This is simply unbelievable (NY Times)

AT&T is paying millions to be the exclusive United States provider of Apple’s much-hyped and glowingly reviewed gadget, the iPhone.

It took 17-year-old George Hotz two months of work to undermine AT&T’s investment.

Mr. Hotz, a resident of Glen Rock, N.J., published detailed instructions online this week that he says will let iPhone owners abandon AT&T’s service and use their phones on some competing cellular networks.

That is not so unbelievable. People will do all sorts of things to tech. What is so unbelievable is that someone else would actually bid $50,100 for an unlocked iPhone. Come on! It is a 4gb one. You have 3 choices of carrier: At&T, Suncom, and T-Mobile, at least here in the USA. This generally proves my point that there are too many insane people out there.

Mr. Hotz says it took him about 500 hours to unlock two iPhone units. He put one of them up for sale on eBay, and by late yesterday, bids on the phone had reached many thousands of dollars. An unmodified iPhone sells for $499 at an Apple store.

500 hours? Needs a girlfriend. Of course, to give him his due respect, if someone actually pays that $50k+, that works out to over $100 an hour. So, just for reference, I am not referring to him as an iMoron, just the person that buys that unlocked iPhone.

Moving on

Carriers like Verizon, AT&T and Sprint seek to keep their customers in two ways. They force them to sign multiyear contracts, which are expensive to break. And the carriers put complex technological locks on phones to ensure that they run only on a given carrier’s wireless network. Without the locks, the phones could be used on rival networks that use the same underlying technology.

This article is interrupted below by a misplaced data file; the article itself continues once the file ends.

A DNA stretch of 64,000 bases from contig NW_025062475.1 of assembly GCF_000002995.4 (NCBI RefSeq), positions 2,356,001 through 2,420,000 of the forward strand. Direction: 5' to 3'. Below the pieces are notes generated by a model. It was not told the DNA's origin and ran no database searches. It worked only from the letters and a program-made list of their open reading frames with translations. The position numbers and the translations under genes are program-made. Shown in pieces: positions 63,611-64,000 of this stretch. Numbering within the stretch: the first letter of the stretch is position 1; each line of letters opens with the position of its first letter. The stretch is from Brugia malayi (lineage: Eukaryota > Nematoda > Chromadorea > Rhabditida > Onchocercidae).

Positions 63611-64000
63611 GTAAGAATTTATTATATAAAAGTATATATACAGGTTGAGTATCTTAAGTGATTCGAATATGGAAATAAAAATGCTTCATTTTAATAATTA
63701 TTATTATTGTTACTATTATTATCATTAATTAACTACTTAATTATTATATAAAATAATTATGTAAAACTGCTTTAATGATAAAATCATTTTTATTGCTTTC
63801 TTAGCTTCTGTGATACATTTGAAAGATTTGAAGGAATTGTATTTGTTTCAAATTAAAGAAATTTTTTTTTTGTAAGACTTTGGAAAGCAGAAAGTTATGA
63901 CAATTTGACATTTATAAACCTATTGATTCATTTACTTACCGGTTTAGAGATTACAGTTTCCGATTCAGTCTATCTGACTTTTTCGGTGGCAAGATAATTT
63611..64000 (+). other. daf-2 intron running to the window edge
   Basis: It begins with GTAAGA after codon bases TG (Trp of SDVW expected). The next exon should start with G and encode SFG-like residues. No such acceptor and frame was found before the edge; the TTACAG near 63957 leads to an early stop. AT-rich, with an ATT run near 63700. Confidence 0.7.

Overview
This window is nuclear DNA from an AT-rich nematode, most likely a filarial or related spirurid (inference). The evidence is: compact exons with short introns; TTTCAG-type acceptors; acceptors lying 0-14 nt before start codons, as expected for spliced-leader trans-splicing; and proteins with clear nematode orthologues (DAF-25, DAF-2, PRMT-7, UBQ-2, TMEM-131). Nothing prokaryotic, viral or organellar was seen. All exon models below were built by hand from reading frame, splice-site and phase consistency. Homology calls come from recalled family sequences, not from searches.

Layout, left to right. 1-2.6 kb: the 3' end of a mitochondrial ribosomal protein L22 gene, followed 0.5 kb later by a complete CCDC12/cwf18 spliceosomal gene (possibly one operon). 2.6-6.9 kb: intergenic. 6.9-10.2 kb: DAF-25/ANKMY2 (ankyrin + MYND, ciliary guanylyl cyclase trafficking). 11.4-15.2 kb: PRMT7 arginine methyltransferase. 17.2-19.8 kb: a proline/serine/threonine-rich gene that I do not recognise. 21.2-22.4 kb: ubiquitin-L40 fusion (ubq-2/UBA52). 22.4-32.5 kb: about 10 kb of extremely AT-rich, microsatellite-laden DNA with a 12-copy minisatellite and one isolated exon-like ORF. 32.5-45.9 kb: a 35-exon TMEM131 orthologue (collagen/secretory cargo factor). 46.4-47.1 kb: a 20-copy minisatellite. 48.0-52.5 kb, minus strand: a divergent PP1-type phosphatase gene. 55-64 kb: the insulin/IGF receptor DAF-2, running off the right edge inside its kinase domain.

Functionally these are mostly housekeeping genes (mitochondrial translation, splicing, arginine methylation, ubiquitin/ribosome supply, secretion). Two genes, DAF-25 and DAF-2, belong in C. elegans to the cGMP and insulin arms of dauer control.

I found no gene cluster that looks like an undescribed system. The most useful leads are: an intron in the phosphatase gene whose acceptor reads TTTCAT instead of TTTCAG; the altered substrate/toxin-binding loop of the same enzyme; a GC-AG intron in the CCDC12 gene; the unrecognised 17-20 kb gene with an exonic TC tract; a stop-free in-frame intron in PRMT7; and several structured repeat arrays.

First, it is not that simple. If you buy a phone from either of those three carriers listed, it will not work on either of the others! For GSM, you could use it on Suncom, AT&T, or T-Mobile, however, there are lots of settings internally that are carrier specific. Sprints’ phones won’t really work on any other carriers network. Alltel and Verizon are pretty much proprietary tech, unless you want to go pure analog.

Second, no one is forcing anyone to sign a multiyear contract for the phones. People can choose to purchase at cost or retail, depending on carrier. What you are doing when signing a contract is getting it below what the carrier pays for it. Carriers do not make money on selling phones; in fact, they lose money. Every business who sells something has a "cost of aquisition," but most do not usually think of it. Consider, how much money does Old Navy spend to get you to come in and buy that pair of cargo pants? Factored in is the cost of the stores, the cost to make the product, advertising, paying employees, and many other things. With wireless, the aquisition cost averages about $250 or higher. All the costs of running the business are included, including the discount on the device.

The discounts stem from back in the early 90’s, because people did not want to pay hundreds, even thousands, of dollars for a phone. Would you pay about $150-$300 for that phone that is free today if you did not have to get a contract? If all the carriers do away with contracts, you can pretty much expect to pay anywhere from $150-$300 above what you pay today, because they will not be sold at cost, but at a profit, just like when you buy a pair of cargo pants from Old Navy. Most people aren’t. They say the market drives business. This is how the market is dictatating wireless carriers operate: discount and contract.

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